by Juli Lennett, vice president and industry advisor, toys, The NPD Group
According to The NPD Group’s Retail Tracking Service, U.S. retail sales of toys generated $20.9 billion last year compared to $21.8 billion in 2018, a decline of 4%.
Industry performance last year was one of contrast. Sales in the first half of the year declined 9% due to comparisons to the Toys “R” Us liquidation sales, which grew the first half of 2018 by 7%. This was followed by 3% growth in the third quarter (July–September), which was expected as we came off declines
in 2018 caused by pantry loading from the liquidation.
Finally, we wrapped up with fourth-quarter (October–December) results, declining 3%, which was burdened with six fewer shopping days between Thanksgiving and Christmas. Last year was one of the more complicated years to get a good read on toy industry health — every time period had a substantial “one-off” event that impacted the trend. This year will be far less complicated and we should get a clean, like-for-like comparison of toy industry trends as early as January.
While holiday sales for toys were down, U.S. holiday sales for key general merchandise categories were up just 0.2% last year compared to 2018, according to weekly point-of-sale* results tracked by The NPD Group throughout the holiday season. The final holiday shopping week, which included Christmas and Hanukkah, showed robust growth and sales volumes across the apparel, toys, technology, small appliance, athletic footwear, and prestige beauty industries, but overall season results were still flat.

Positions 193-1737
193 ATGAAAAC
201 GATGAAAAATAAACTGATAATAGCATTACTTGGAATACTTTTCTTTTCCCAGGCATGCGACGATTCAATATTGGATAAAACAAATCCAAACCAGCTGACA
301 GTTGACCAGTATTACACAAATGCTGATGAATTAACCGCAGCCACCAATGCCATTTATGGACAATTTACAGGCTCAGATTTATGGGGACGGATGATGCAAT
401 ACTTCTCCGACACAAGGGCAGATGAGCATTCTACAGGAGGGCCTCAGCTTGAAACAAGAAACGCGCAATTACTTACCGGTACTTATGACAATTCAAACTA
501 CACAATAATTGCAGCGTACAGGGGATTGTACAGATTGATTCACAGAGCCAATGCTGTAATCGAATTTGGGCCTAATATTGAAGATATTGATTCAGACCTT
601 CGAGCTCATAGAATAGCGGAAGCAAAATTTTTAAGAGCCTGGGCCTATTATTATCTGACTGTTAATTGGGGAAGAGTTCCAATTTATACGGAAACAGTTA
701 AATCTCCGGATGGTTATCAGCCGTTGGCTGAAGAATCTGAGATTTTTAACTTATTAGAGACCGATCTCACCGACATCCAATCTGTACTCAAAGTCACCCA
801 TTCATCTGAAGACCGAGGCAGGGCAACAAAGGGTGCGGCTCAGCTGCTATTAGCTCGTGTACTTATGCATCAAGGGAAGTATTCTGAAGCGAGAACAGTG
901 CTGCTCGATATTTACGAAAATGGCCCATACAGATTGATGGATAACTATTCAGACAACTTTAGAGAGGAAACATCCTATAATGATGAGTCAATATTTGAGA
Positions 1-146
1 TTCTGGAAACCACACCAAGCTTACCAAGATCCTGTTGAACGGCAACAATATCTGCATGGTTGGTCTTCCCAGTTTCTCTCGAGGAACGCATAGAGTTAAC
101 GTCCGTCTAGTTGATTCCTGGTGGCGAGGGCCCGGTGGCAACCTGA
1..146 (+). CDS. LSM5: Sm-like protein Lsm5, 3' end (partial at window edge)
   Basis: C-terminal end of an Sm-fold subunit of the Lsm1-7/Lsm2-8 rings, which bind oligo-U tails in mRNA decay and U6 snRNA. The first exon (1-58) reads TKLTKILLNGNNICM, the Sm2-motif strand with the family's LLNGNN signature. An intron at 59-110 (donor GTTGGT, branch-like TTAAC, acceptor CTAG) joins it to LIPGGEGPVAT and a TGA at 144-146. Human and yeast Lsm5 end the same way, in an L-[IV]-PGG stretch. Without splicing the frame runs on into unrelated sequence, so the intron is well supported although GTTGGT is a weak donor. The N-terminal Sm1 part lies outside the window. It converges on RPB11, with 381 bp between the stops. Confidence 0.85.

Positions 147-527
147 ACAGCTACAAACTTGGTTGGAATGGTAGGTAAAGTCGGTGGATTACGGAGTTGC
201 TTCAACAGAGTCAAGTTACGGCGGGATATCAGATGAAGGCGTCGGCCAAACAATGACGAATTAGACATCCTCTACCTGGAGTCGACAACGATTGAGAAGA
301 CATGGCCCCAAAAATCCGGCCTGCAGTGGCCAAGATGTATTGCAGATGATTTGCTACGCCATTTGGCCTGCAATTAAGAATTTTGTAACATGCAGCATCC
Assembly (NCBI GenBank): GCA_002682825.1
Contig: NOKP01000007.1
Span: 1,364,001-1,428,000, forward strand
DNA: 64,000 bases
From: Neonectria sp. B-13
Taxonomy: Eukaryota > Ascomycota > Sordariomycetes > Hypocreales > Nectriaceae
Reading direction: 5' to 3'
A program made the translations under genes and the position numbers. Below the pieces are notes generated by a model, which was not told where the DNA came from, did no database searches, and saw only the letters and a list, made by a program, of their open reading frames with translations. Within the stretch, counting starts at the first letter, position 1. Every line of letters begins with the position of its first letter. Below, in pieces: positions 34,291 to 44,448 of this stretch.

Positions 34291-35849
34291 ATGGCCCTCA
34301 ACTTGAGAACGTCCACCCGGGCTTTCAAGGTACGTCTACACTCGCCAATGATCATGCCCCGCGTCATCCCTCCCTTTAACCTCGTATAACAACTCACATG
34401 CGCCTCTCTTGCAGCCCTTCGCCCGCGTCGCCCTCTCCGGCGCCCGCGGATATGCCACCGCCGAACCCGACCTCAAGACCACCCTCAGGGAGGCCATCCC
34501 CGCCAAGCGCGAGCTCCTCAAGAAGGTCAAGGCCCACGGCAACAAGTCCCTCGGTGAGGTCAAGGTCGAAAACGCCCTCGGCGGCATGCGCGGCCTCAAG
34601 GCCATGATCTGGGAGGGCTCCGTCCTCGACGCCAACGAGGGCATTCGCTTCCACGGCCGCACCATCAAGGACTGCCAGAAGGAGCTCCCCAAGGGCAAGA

For the toy industry, Black Friday week was flat when we compare like-for-like weeks. Cyber week grew 13% and, notably, for the first time ever Cyber week was larger than Black Friday week. Christmas week grew 40%, or $306 million. As a point of comparison, in 2013 when we had the same number of days between Thanksgiving and Christmas, Christmas week grew 43%, or $280 million. This is the third year in a row that there has been one extra day to shop in the week of Christmas, and each year that one week has grown at least $200 million. This year, Christmas moves from Wednesday to Friday, and with two extra shopping days before Christmas, we should expect growth that final week.
For the second year in a row, L.O.L. Surprise! was the top-selling property for the U.S. toy industry. Among the top-five growth properties (dollars), three had movie releases last year, one came from a popular video game, and the last is a YouTube influencer. Content-supported toys, which came from many different content formats, was one of the key drivers of growth in the toy industry last year.
Supercategory sales highlights include action figures growing 11%, led by growth in the action figures and battling toys classes. Toy Story and Fortnite combined were almost half of the growing properties in action figures. Sales were flat in games and puzzles, but strategic trading card games and family strategy games posted positive gains. Pokémon and Magic: The Gathering contributed to the growth in strategic trading card games, while Dungeons & Dragons, getting a lift from the exposure on Stranger Things (Netflix), was the top growth property in family strategy games. Building sets declined $22 million versus last year but outperformed the total market. The standard building sets class had its smallest decline in three years, down 1%. In outdoor and sport toys, which also outperformed the market despite the declines, Fortnite was the largest growth property due to its collaboration with NERF. Skates, skateboards, and scooters was the largest growth class in outdoor and sports toys.
This article originally appeared in the February 2020 issue of the Toy Book. Click here to read more!